What good is identifying them? You have to set up encampments like during World War Two with the Japanese and Germans.

So I guess Roger is not alone. It should be worth noting before I go on, that Mr. Klein ended the show with this comment....

I can't believe any of you are sick enough to have agreed for one second with anything I said.

Well Jerry, not only do many agree, but they would take it several steps further. I'm sure plenty of people would just round up all the Muslims, put them against the wall and open fire, you know, just in case.

When I think about these things, I can't help but to think about Osama Bin Laden's stated goal of "transforming America into a shell of it's former self." It is just this kind of reaction that Bin Laden wants so desperately. He wants us to abandon our goals of equality under the law, tolerance, and forgiveness and turn us into savage animals that would kill innocents because they are the same race, or follow the same religion as the guilty. Essentially, he wants us to be more like him.

Well it looks like we are on our way.

Before I leave this post, I just want to present one more piece to the puzzle here. How does this thinking apply to the Israeli/Arab issue? The Israelis were forced from their country some 2000 years ago. No one can say for sure why, and it isn't like there really were countries back then anyway. But it is likely that certain people had wronged others, and the whole lot of them were abolished. Palestinians now find themselves in a similar position. They collectively pay the price for the transgressions of the few and of the past.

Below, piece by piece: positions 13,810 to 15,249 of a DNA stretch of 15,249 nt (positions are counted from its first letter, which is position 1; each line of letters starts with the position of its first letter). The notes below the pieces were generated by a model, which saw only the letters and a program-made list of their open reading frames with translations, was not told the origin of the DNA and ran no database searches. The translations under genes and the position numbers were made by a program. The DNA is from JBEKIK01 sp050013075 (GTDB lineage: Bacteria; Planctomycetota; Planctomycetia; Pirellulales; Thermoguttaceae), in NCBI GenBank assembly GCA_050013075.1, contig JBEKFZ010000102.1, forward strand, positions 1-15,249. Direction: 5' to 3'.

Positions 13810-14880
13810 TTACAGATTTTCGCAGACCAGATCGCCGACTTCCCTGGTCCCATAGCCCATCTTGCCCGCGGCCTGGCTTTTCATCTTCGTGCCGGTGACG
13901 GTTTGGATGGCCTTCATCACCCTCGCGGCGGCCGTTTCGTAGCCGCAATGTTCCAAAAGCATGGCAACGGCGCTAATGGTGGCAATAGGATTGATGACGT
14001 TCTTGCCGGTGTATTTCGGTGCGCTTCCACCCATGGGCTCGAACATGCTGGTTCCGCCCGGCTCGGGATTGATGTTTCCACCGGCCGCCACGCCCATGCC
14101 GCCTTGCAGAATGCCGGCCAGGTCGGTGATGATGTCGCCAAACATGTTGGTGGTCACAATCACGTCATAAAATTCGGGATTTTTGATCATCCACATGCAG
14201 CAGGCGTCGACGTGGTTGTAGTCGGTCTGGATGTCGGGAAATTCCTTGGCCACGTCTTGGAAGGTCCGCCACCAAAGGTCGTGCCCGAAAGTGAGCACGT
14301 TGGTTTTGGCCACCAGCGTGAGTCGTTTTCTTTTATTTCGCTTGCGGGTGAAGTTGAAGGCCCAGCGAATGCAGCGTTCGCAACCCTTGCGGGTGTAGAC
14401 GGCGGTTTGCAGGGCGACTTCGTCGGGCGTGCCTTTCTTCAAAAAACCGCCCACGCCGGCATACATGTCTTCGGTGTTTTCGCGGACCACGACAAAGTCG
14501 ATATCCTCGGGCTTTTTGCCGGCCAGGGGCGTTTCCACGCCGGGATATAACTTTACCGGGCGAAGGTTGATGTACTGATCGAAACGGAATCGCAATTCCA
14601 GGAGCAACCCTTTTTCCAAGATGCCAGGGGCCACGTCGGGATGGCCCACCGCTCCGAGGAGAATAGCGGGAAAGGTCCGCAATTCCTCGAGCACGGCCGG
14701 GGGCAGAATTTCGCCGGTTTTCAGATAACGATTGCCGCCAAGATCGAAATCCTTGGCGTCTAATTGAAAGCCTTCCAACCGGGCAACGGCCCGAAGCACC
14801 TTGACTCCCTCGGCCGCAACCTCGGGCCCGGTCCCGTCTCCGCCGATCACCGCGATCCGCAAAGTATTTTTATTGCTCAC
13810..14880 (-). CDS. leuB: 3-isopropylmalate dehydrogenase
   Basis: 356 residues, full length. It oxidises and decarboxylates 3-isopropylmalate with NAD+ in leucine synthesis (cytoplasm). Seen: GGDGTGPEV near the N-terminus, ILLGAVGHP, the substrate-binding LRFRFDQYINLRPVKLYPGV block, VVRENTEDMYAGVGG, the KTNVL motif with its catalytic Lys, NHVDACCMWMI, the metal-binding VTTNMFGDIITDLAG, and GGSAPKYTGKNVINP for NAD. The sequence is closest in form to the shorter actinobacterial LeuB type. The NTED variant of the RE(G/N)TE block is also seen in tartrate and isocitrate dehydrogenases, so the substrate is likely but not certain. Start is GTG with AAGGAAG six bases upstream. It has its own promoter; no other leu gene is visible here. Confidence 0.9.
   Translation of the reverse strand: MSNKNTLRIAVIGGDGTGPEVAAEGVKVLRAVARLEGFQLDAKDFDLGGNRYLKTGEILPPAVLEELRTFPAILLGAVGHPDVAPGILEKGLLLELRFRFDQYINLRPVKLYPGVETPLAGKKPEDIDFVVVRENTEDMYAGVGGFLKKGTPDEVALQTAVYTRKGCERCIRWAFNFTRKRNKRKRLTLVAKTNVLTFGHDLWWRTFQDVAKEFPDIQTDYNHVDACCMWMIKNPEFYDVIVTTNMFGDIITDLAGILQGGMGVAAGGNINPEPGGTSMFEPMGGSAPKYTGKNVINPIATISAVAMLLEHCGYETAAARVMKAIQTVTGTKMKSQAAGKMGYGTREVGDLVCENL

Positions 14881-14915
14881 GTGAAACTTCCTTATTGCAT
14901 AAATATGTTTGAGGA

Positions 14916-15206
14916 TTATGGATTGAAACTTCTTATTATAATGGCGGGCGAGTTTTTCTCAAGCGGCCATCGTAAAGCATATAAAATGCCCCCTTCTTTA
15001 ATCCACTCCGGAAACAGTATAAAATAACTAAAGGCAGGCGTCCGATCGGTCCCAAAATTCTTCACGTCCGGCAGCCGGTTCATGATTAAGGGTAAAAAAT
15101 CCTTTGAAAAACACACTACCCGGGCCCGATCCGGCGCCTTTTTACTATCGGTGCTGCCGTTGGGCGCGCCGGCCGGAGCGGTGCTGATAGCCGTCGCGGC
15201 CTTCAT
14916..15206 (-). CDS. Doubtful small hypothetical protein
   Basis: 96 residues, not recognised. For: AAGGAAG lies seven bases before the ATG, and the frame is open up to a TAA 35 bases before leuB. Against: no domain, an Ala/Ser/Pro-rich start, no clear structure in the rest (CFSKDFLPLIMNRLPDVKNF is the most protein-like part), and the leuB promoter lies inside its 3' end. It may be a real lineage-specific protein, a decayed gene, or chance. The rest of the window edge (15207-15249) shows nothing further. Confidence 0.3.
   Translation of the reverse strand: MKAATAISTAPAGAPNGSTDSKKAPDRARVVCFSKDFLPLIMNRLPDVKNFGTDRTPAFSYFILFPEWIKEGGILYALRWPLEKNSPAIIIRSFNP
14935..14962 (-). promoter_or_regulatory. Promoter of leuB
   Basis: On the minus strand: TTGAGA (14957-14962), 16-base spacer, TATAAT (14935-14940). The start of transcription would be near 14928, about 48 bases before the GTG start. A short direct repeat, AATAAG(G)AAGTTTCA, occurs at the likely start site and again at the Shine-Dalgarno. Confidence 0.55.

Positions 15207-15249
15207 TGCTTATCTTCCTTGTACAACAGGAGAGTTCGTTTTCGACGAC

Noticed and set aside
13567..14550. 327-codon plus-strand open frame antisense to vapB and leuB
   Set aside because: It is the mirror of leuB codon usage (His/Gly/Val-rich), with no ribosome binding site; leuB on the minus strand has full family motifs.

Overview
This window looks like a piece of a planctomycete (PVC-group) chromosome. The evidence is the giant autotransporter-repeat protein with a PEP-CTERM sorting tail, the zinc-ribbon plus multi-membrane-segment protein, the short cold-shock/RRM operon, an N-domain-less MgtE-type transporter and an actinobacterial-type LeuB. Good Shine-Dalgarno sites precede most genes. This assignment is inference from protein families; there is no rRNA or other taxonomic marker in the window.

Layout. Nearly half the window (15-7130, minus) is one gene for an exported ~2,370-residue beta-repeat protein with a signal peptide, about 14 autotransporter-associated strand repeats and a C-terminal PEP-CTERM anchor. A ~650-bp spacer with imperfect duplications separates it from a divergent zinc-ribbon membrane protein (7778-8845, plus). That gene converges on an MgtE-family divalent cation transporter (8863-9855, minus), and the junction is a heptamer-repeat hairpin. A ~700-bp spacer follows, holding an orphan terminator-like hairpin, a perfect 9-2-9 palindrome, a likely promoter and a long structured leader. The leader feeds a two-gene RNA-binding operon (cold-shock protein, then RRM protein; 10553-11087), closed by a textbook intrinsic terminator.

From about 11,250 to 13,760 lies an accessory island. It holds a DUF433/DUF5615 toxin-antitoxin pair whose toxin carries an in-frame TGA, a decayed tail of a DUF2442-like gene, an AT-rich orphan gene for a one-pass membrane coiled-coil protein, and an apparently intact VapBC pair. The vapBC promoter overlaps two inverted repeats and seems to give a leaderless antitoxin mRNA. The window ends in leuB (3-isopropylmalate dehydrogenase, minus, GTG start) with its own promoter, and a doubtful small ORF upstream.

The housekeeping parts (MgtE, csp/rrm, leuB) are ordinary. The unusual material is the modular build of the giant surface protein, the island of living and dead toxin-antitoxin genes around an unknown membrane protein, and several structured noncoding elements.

Do they have a right of return? Did the Israelis? Do the Sudeten Germans? What about the Kurds? Do they have a right to have their own country after the genocide they suffered? Should the Armenians be compensated (they lost at least a million)? Should all the Muslims in America be rounded up and interned until this whole thing blows over? If so, should they be compensated at a later date? Should native Americans be given at least Oklahoma back? What about 40 acres and a mule for the emancipated slaves?

Honestly, I don't have any answers here. My opinion is that there is no right to return, but then that means that Israel should never have got their state. Having said that, now that they have it and can defend it, I suppose we should just let it be. Compensate those who lost property and move on.

There are no easy answers here, and it is very hard to have a consistent stance that is both fair and plausible in today's world.

I'd love to hear what all you think.

14 Comments:

  • Part one, No. Part two, If you have children living in the home and are forced off your land and or have property taken it should be returned to you or your children. Cut it off there or you have what we have in the United States today. People wanting money because their ancestor was a slave in the 1700's.

    God Bless America, God Save The Republic.

    By Blogger David Schantz, at 2:28 AM